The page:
Glenfiddich (12 year) Amontillado Sherry Cask Finish

Glenfiddich, as befitting a large distiller with a significant share of the global single malt scotch market, releases enough special editions that I can’t keep up with them. I do know not to dismiss them as “airplane bottle” scotch, as not only is the Glenfiddich 12 serviceable in its own right, but several of their special editions have had that magic combination of high quality and low cost. Even their 15 and 18 (both excellent) can be found for less than comparable brands.

This particular release, which I snapped up in 2022 but is still on shelves well into 2023, was aged for a full 12 years in a combination of American and European oak sherry casks – assume that means refill casks – before finishing for an undisclosed period of time in Amontillado sherry casks. Amontillado is a dry type of sherry, so don’t expect sweet fruity flavors. It’s not quite as dry as Fino, however, which rarely makes it onto single malt labels. It’s bottled at 43% ABV can be found under $50.

Nose: Raisin-y, with an edge of dry red wine. Tobacco, dry oak, and a little more nose tickle than you like to find at 43% ABV. Deeper in the glass there are some tutti-fruitti aromas, orange peel, and sandalwood.

Palate: Medium-bodied. Dry throughout, with a moderate tongue burn. Coconut butter, only a hint of raisin, dry wood, and a thin veneer of red grape skins.

Finish: Medium length. Turns nutty, with almonds and hazelnuts. Dry, still, and evolves into tobacco leaf and significant bitter barrel tannins.

With Water: Several drops of water tame the nose tickle and coax out a limited amount of mixed berry jam. The palate also carries that jam note, as well as balsamic reduction – both much-needed sweet elements. Both carry into the finish. Water highly recommended here.

Overall: One tends to hear “sherry” and think “sweet”, but such is not the case with this particular finish. Amontillado is dry to begin with, and there’s little sweetness from the malt to buffer it, so the drinker is left with an assortment of nuts and dry herbs and spices, but not a ton of body or balancing sweetness. Still, it’s complex enough to warrant the price and interesting in its way – especially if you add those drops of water. If you happen to be a scotch drinker who thinks that sherry makes scotch too sweet, this is definitely the bottle for you.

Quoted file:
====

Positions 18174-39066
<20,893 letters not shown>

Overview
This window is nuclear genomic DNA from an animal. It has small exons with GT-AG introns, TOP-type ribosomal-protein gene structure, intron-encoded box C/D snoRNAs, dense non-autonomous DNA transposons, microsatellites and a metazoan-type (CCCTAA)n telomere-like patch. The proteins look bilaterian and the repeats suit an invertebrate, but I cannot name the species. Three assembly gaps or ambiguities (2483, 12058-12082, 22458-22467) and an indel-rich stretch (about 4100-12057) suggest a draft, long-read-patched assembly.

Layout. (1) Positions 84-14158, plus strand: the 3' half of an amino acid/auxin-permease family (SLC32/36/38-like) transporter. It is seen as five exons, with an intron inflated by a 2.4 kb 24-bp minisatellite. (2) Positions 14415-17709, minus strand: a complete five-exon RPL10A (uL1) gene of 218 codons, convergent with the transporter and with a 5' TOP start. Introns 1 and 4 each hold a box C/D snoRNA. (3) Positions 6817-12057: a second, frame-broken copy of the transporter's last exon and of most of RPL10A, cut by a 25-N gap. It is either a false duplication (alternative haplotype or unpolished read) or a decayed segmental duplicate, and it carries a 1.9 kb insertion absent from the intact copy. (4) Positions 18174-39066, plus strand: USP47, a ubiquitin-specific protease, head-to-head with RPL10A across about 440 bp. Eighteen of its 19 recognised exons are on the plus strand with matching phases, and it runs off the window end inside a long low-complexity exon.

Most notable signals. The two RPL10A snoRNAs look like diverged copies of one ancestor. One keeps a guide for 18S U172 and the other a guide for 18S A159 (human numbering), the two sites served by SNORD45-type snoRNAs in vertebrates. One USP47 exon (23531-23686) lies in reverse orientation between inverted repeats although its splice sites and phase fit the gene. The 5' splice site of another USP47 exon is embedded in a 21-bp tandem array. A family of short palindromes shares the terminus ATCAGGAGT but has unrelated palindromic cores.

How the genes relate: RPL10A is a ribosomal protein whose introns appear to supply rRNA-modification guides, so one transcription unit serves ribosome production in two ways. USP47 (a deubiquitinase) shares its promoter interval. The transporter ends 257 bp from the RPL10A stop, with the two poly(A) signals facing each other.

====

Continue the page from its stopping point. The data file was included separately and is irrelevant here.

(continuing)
If you’re looking for a sherry bomb or a ton of fruit, look elsewhere, such as Tamdhu 12, GlenAllachie 12, Macallan 12, etc.

ScotchNoob™ Mark:

About The Distillery

Glenfiddich needs little introduction. One of the most prevalent single malt Scotches available in the US, the baseline 12-year can be found in drug stores, supermarkets, liquor shops, bars, and restaurants across America. In fact, Glenfiddich and Glenlivet are probably the only two single malts that many Americans would recognize by name. In 1963, William Grant & Sons company set aside casks of Glenfiddich whisky with plans to market it as a single malt. Single malts were, at the time, exclusively the domain of independent bottlers, and were not widely available outside of specialty wine & spirits retailers. This move started the industry (which soon followed suit) down the path of official distillery bottlings of single malt whisky, and is largely the reason today’s whisky industry is so diverse. Located in Dufftown, in Speyside, Glenfiddich means “The Valley of The Deer” and refers to the field on which the distillery is sited – it also explains the image of a deer on the label. The entire production, from malting to bottling, is done on-site, which is very rare for a distillery. Craft Campbeltown distiller Springbank may be the only other one. Glenfiddich even has its own cooperage. Open mash tuns and Douglas-fir washbacks are used in distillation, and the water flows from Robbie Dubh spring, which rises from the granite Conval Hills. With 29 stills making 10 million litres of whisky a year, it’s no surprise that 33% of the world’s malt whisky sales are Glenfiddich. Even if you don’t appreciate the “mass-market” aspect of their whiskies, you have to appreciate the industry revolution set in motion by William Grant a half-century ago, and the powerhouse brand that he built.
Glenfiddich (12 year) Amontillado Sherry Cask Finish
43% ABV
ScotchNoob™ Mark:
Price Range: $40 - $60
Acquired: (750ml Bottle) purchased at Mission Liquor, Pasadena, CA, $40

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  • Just saw this at the local liquor store and brought home a bottle. Agree 100% that this needs a few drops of water to calm it down and reveal more flavor. The nose is really quite nice too – I detect green apple along with that hint of sandalwood incense. The overall character still leans more towards the ex-bourbon and European oak aging, but the dry sherry finish provides a welcome extra dimension. This is definitely a step up from the standard Glenfiddich 12 in its complexity.